Soldering techniques, while not producing contaminants of the nature mentioned above, fail to provide an hermetic seal which will remain reliable under the extreme environmental conditions to which these units are customarily subjected. Means permitting the highly desirable use of nickel to facilitate the desired cold welding of the transistor encapsulating members have consequently been the subject of considerable investigation. The method teachings of this invention solve the presently existing impasse by enabling vitrie materials, such as glass, Vto be hermetically sealed to nickel through the intermediary of a readily wetted, tenaciously adherent, lrn of oxide formed on the surface of the parent metal.
Current developments in the transistor field indicate a still further advantageous use of nickel in connection with plug-in type units. It is desirable in such cases to employ transistor lead-in wires having low lead fatigue, or, put conversely, having high resistance to fatigue induced by bending. Metals normally used, such as Dumet or Kovar, are poor in this regard and are consequently undesirable in such applications. The mechanical properties of nickel, however, are considerably superior to those of the aforementioned metals and additionally provide the desired electrical conductivity, thereby proving to be ideally suited for use in plug-in type units. This advantageous use of nickel has also been made possible by this invention by enabling the lead-in wires to be hermetically joined to the glass insulating core 14.
To facilitate a clearer understanding of the method of obtaining the desired form of oxide and of producing an effective glass-to-metal seal, a specific application setting forth the various method steps relating to the treatment of the transistor eyelet 13 is described below.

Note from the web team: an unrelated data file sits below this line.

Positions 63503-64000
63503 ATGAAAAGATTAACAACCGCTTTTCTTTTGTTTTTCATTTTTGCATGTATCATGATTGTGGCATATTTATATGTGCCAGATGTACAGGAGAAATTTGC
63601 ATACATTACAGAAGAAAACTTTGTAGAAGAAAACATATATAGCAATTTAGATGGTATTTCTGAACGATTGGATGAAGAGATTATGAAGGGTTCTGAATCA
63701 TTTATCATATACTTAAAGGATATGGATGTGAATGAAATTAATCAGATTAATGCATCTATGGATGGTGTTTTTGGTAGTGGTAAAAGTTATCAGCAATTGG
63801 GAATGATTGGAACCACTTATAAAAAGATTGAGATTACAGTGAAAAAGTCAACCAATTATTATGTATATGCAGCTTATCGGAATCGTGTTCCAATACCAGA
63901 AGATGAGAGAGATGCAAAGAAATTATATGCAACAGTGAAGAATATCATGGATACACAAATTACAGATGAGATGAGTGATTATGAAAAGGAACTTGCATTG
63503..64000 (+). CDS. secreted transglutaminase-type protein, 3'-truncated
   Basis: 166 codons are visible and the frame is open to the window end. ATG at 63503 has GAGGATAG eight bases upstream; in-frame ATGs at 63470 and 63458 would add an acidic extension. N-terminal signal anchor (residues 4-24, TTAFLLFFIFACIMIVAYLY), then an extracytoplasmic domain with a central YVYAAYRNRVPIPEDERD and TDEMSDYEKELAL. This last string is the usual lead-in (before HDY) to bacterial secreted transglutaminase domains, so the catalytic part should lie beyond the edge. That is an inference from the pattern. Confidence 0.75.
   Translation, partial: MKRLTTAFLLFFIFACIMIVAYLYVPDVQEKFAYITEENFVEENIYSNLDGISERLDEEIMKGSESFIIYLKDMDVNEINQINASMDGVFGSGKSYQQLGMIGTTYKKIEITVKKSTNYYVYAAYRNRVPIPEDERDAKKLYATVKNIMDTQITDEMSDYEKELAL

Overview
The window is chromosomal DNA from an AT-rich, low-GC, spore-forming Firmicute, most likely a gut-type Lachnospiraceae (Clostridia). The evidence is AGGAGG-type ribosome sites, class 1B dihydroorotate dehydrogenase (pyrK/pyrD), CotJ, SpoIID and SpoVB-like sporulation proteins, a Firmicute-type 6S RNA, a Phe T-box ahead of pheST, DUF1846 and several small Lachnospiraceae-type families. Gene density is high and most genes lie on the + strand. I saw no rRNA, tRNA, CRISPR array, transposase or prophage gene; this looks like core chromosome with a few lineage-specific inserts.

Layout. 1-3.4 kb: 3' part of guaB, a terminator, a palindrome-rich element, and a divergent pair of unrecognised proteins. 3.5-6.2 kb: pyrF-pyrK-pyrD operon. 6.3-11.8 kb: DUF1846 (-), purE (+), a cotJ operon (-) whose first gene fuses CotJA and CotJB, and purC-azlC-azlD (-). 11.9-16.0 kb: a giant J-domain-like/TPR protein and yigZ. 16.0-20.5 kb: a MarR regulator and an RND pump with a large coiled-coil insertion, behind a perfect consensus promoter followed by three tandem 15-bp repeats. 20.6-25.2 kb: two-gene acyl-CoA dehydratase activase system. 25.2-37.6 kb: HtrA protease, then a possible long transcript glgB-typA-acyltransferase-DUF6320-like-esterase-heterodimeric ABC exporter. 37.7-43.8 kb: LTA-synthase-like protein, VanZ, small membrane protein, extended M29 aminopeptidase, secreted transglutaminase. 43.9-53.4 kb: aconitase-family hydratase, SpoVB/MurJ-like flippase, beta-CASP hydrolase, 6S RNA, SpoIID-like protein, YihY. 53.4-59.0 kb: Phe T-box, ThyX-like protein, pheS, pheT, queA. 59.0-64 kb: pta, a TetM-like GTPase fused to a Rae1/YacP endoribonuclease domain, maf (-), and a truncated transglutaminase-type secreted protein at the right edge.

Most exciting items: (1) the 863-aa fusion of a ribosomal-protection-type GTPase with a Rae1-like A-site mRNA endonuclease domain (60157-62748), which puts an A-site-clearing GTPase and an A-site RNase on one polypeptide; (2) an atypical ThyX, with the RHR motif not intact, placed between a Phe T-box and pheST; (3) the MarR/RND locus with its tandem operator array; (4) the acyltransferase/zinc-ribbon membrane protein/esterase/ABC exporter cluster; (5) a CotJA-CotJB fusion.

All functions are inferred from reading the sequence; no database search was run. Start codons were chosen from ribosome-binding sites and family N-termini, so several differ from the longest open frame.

The stem eyelet 13, shown in FIG. 2, is made of nickel, or a high nickel alloy, which, for most effective treatment, is iirst surface-cleaned by using trichlorethylene or other suitable reagents. This step is desirably followed by a bright dip which removes any latent oxide iilrn from the parts. A typical bright dip composition may be made by using 1125 ml. of HNO3, 750 ml. of H2804 and 500 ml. of H2O, to which 6 grams of NaCl are added per liter of solution. In lieu of the bright dip, the parts may be iired in a hydrogen atmosphere at approximately 900 degrees to insure the removal of undesirable oxides. Any of numerous commercially recognized techniques, of which the above are exemplary, may be employed to obtain a body of nickel substantially free of surface contaminants. This step, while not indispensable to the method teachings of the invention, is highly desirable if consistently satisfactory results are to be obtained.
The eyelet 13, after cleaning is then heated in any suitable manner as by being placed in the oven 17 shown in FIG. 3. To facilitate mass production of these units a plurality of eyelets are positioned on a suitable support 18 located within the oven enclosure 19. The oven is then heated to prescribed temperature by energization of the resistive element 20. Experimentation has established the fact that it is necessary to lire the parts undergoing oxidation to a temperature at least in the region of 1000 C. in order to obtain a consisently adherent, wettable oxide film, and preferably above 1050 C. Desirably the parts are maintained at this elevated temperature for several minutes, the time, however, is not critical and is best determined by experimentation. lt was found, for example, that excellent seals could be made to a nickel eyelet formed of 15 mil stock having an over-all length of 100 mils and an inside diameter of 150 mils by heating the eyelet for six minutes at a temperature of l050 C., or for three minutes at a temperature of 1075 C. Equally eifective results were obtained however by varying the temperature and xing the time at some nominal ligure such as 10 minutes. It should be nonetheless recognized that the temperature must be no CTI lower than the minimum level specified above and that by this latter method being equally as satisfactory as that resulting from rapid cooling. The rapid' temperature reduction referred to above may be accomplished using any number of materials, the wide choice of suitable materials making it clearY that the ultimately resulting oxide formation is not brought about as a result of chemical reaction between the nickel and some constituent found in the quenching media. Equally satisfactory results were obtained, for example, using water, glycerol, acetone, mineral oil, or borating solution, these materials being merely illustrative of the types of quenches available and in no way restrictive thereof.